What an Airedale can teach you about life
and the planting of spring promises
Suddenly there is gold everywhere I look. Across the valley there are patches of gold, rusts, oranges as the leaves turn. I walk home from work and golden leaves dance in front of me as I stroll through the gardens. There is a shimmer to it all. Parts of the garden at home start to reveal their bones as leaves fall and neighbours house start to appear in my eye line as I work. I will miss the cocoon feeling the garden provides in summer when all the trees are fully clothed. Birds return. I stand and watch a fantail do it’s dance of bamboozlement. It gets so close I jump back. Wax eyes flit in the background like chorus girls. Two wood pigeons are battling over the ownership of a tree near by. They are hilarious as they fight, it’s like watching a battle in slow motion. Earlier in the day I heard a bell bird calling. The birds presences is just as golden and magical as the turning of the season.
As the seasons change we start doing our dog runs. It is cool enough to do so. There is a small group of us who meet for a dog run and usually followed by a meal, either a breakfast or a dinner. The meal after the run has become just as important as getting the dogs out for some fun. The dog run involves harnessing the dogs to our bike and letting them go. They can run fast our two but as you can imagine with Airedales even if they can they don’t always do. We have clocked Atlas at 30 kms and when we took Eos out for her first run she took off like it was something she was born to do. Sunday evening we went for a run and Atlas was on form. I played rabbit, which involves me riding my bike in front so the pups have something to chase. The joy on their faces when I turned to look back was fantastic. I looked at my big dog (Atlas) and saw an 8 and 1/2 year old dog just going for it, ignoring his age and just having fun. My dogs have taught me many lessons over the years and watching Atlas run as fast as he could (despite his little sister not really pulling her weight) and loving it made me realise you should just enjoy doing what you want to do no matter how old you are.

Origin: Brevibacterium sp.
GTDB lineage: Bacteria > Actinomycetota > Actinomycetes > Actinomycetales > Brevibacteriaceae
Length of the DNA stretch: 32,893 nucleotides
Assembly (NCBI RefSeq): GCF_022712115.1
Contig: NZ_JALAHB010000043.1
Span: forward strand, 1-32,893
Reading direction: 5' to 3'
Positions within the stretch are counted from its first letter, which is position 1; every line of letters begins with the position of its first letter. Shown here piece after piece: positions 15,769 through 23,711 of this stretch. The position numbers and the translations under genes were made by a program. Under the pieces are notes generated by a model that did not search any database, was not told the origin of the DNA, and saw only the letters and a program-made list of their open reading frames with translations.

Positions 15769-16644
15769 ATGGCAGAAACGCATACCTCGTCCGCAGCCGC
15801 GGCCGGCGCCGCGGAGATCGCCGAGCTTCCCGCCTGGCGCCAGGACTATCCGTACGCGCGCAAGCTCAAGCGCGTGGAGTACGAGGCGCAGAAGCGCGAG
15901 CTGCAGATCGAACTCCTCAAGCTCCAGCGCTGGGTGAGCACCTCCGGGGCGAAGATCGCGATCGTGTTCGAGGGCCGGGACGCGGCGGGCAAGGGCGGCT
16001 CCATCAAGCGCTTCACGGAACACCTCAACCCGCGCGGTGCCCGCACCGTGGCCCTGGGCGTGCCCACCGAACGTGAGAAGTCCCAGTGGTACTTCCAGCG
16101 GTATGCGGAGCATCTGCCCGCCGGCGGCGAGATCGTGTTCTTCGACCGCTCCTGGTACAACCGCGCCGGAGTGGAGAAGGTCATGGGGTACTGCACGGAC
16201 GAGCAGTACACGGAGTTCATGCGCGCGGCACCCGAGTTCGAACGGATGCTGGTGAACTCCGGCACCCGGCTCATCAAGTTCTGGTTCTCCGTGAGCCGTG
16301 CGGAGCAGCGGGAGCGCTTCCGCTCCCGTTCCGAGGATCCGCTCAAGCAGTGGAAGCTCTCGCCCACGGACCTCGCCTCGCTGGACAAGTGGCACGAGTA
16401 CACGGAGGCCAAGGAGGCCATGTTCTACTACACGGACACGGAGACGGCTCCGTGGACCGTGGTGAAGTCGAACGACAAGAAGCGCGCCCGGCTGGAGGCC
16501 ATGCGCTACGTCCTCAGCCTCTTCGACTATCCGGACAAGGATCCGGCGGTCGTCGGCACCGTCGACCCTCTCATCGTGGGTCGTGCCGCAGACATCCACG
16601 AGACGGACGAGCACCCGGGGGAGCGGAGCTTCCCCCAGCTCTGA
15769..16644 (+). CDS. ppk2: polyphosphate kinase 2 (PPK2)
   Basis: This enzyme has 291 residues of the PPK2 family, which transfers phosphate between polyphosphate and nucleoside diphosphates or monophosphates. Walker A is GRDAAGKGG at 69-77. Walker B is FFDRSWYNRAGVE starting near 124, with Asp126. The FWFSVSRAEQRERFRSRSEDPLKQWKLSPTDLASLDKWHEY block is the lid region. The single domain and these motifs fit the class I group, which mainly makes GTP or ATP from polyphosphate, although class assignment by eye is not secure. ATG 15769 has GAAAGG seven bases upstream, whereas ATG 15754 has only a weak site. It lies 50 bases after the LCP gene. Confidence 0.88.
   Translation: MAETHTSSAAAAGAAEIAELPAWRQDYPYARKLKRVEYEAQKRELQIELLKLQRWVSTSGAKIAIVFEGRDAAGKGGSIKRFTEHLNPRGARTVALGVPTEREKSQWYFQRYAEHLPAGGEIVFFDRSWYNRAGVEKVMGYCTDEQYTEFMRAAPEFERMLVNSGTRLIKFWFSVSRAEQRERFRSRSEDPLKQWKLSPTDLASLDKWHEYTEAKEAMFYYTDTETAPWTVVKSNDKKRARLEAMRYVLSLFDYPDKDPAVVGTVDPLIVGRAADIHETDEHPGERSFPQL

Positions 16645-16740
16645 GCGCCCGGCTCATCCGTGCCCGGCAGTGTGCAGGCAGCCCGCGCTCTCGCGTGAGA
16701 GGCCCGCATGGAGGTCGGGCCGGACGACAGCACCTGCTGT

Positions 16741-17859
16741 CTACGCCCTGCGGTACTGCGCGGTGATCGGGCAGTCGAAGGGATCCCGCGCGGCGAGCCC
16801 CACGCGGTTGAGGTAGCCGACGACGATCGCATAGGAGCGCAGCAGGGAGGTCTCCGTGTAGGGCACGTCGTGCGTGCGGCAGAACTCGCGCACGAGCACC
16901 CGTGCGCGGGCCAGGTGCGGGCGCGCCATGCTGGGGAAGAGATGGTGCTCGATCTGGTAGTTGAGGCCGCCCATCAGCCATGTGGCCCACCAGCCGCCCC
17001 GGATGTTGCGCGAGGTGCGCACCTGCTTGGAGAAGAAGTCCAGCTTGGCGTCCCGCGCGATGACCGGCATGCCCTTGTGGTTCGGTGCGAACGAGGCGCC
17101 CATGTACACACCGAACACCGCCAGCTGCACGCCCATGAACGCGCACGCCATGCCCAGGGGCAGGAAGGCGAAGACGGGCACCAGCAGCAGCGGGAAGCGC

I think there are 50 pages. Written words. Rambling words. Words with heart and of course many misspelt words. I’ve collected thoughts and images and stuck them to the wall. I’ve pulled them off, stared at them and then using them as prompts written word after word. They now sit printed in a pile and with a red pen in hand and I begin to read. Some words make sense and express what I feel others are struck through with the vibrant red pen. The next stage of the book writing journey begins.
Daffidol bulbs arrived in the post. Last spring I photographed daffidols adding blurr and distoration, creating beautiful almost ailen like images. I loved the idea of changing how we look at a flower, espeically a daffidol, morphing it into something else. My bulbs arrive from Emerden and Hadstock farm and have names like Pheasant eye, White Cheerfulness and Hungarian Rhapsody. I pot them up (17 and counting) and will leave them until spring where I shall hopefully be inspired after a winter’s hibernation to explore more these themes and ideas. Last year’s play I recently put out into the world. I submitted my first photo for publication and it can now, along with other treasured words and images, be found in the Spring of Humana Obserca. Digital copies are avaliable for free view here. Print copies can be purchased via Amazon. I am excited by this and it adds to my desire to explore these ideas more in the spring.
For the last few years learning for me has been largely confined to the online space so it is very exciting to be able to attend a workshop in person. Chloe Lodge who is based in Kurow will be holding a work shop on the 30th of April in Dunedin called Flow and Light Retreat. It looks like a real treat of a day and I’m looking forward to stimulating conversation and some in person creativity.